Happy holidays! There are only 13 days until Christmas and you’re likely running around to multiple shopping malls trying to find the perfect presents for family and friends, while making an effort from self-gifting yourself and going over budget. Annabelle Cosmetics and I have a solution for you – a holiday giveaway where you can win more than $100 worth of cosmetics! Giving gifts are great but receiving them is even better.
With more than 40 years of giving Canadians cosmetics in bold colours and a wide variety of products for eyes, face and lips, Annabelle and I want to help you get glammed up for the holiday season by winning these items:
Shoppers get your credit cards ready! Ellehas recently published the first look of PETER PILOTTO’S budget friendly spring 2014 capsule collection for Target and my fashion senses are all a fire. I haven’t been this excited for a design collaboration since H&M and Vogue Japan’s Editor-at-Large Anne Dello Russo teamed up last year.
British designers Peter Pilotto and Christopher De Vos, the dynamic fashion duo behind the PETER PILOTTO label, are renowned for using complex patterns and intricate designs to create visually-stunning clothing that is coveted in fashion closets all over the world. Their collection with Target will consist of approximately 70 items; women’s wear clothing and accessories such as dresses, skirts and mix-and-match swimwear for as little as $14.99 up to $79.99 – do your happy dance right now!
So far, the picture published in Elle (see above) reveals a youthful looking collection reminds me of the mod-look from 1960s London. While PETER PILTTO for Target Collection looks good online I can’t help but wonder if the quality will meet fashion’s high standards – the clothes may not last through 100 washes but at least make it through five.
The collection will be available February 9, 2014, in Target stores for American and Canadian customers, and on NET-A-PORTER for international customers.
You can find more than a crisp white tee and an affordable pair of blue jeans at the Gap. Gurrl… you can also pick up a decent shoe that won’t break your bank. Check out my Shoe of the Moment pick below!
Heel height, N/A
Why I chose this shoe: the boyfriend dress trend is here to stay; well, until the next big fashion trend pops up. For now I’m enjoying wearing looser fitting jeans and footwear that doesn’t require me to teeter four inches on my tippy toes above ground level. How about you? If you said yes then feast your eyes on this classic blue suede shoe from the Gap – cue Elvis Presley song. This loafer screams comfort and for $59.95 you can’t go wrong. Buy online.
Weeks after fashion month in Toronto has ended Canadian label Greta Constantine sprung – pun intended – their spring/summer 2014 collection on the city. It’s become the norm for of the label’s creators Kirk Pickersgill and Stephen Wong, they’ve always exercised strict control over the look and feel of their label from showing outside of the official fashion week schedule, to the premium lifestyle brands they partner with and the tightly curated invites they send out.
I recently attending their preview and for the upcoming season the design duo looked to deconstruct the ideals of female beauty by showing it through opposing silhouettes and fabrications consisting entirely of dresses, with the sole exception of a white two-piece ensemble. The first half of Greta Constantine’s collection showed-off day-time looks in brightly coloured, lady-like dresses such as a shirt-dress with full-skirt in salmon pink and body-con frocks in tangerine and electric blue. The focus here was to show the beauty of their designs with use of minimal decoration and embellishments but with the addition of asymmetrical necklines, bows and flared hemlines to add detail and interest.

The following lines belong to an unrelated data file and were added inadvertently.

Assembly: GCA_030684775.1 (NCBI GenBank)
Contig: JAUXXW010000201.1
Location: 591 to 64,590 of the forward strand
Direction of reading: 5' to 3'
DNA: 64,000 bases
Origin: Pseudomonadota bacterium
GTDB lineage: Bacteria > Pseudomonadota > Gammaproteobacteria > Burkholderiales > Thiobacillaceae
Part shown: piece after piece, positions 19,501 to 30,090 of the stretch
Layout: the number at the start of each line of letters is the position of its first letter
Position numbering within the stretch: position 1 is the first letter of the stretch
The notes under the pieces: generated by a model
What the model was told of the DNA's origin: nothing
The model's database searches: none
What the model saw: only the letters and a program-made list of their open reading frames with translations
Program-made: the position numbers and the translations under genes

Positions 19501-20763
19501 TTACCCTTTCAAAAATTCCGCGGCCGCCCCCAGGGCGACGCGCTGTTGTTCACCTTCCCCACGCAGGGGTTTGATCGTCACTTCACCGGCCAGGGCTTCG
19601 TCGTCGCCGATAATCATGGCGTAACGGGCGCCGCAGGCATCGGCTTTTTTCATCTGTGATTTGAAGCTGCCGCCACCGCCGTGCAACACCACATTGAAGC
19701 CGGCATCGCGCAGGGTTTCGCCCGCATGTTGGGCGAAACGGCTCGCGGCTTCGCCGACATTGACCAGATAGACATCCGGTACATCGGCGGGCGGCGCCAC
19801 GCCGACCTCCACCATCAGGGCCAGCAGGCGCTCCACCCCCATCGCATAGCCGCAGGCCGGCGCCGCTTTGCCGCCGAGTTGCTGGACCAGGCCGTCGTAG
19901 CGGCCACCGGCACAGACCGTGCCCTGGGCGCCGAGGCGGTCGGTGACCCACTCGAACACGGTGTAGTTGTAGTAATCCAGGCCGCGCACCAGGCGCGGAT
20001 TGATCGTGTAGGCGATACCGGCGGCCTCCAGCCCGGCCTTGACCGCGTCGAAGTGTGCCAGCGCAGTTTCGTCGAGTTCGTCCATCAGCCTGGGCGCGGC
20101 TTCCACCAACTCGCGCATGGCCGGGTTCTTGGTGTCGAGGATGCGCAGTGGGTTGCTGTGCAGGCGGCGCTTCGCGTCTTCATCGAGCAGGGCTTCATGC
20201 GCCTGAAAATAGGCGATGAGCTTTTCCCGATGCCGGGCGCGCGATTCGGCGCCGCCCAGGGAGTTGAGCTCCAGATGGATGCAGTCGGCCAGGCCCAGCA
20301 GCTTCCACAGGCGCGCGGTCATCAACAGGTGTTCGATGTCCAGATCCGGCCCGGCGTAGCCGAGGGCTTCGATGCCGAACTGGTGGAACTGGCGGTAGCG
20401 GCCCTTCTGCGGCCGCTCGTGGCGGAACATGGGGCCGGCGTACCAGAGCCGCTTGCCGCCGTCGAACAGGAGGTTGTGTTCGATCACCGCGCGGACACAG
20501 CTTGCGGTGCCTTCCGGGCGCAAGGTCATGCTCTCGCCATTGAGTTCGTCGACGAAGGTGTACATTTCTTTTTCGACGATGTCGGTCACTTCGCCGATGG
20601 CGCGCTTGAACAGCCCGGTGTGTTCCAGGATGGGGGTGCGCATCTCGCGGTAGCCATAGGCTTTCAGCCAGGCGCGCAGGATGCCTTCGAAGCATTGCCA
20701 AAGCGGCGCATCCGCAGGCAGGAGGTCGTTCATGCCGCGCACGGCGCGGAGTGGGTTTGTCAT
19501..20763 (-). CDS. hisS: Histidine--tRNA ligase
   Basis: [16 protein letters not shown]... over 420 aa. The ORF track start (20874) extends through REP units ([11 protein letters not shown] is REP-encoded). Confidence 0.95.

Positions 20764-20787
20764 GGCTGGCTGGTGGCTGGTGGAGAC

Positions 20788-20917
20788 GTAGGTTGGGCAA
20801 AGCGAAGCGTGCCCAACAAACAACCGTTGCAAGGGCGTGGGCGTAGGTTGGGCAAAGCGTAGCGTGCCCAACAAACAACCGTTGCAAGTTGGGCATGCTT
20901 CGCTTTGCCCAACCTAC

To contrast the minimalistic day-time looks, the label presented evening wear which was dramatic and oozed sex appeal. This second half of the collection was definitely my favourite with the appearance of metallic lace and lamé materials fashioned into body hugging gowns. Greta Constantine’s strength lies in its creators’ abilities to create dresses which give its wearers long and lean figures to wow an audience.
Tired of your old black shoes? Do ballet flats bore you? Shellys London has given the classic oxford design a twist – take a look below!
Outer, pony hair (aka: calf hair) and suede
Heel height, 3.81 cm / 1.5 inches
Why I chose this shoe: I’ve seldom been attracted to footwear that incorporates pony hair, but when I received the Vikova oxfords from Shellys London I was delighted to see the company combined the material with a suede basket weave turning this preppy design into edgy shoes with an attitude. Buy online.
It’s been a really long time since I last wrote an outfit post, but here I am months later and with a new pair of leather pants to show off.
I purchased this pant from Danier when my $300+ Theory leather pants ripped after three wears. It happen while attending a friend’s engagement party, everything was going fine and I received compliments on my the pants. An hour into the shindig I felt a cold breeze coming from the back – you know where – realizing what happened I ran into the bathroom to see the damage. The rip went up the seam of the butt and into the leather, it was completely unfixable.
With a damaged pair of leather pants I once again began to search for a replacement. Not too long into my online search, results showed that Danier had a similar pair but for a fraction of the price for $99 – thank god! The construction of Danier’s leather pants are more sturdy and durable; the front is panelled in cowhide and the back half consists of French terry knit, no way will these pants rip on me!
Interviewing Elizabeth Semmelhack, Senior Curator of the Bata Shoe Museum, has been on my to-do list for a very long time, actually ever since I started this blog. Last month, I had the opportunity to sit down with Elizabeth and talk shoes, her experiences at the museum and work with footwear throughout the ages – it felt like I was back in university talking to one of my favourite history professors.
Plus, she took me where few fashion bloggers and shoeaholics have gone before – a tour of the museum’s world renowned archives! I saw all kinds of shoes such as Egyptian sandals from 1400 BC to Tiger Woods’s golf shoes – it was unbelievably awesome!
The Souls of My Shoes: How did you become Senior Curator at the Bata Shoe Museum?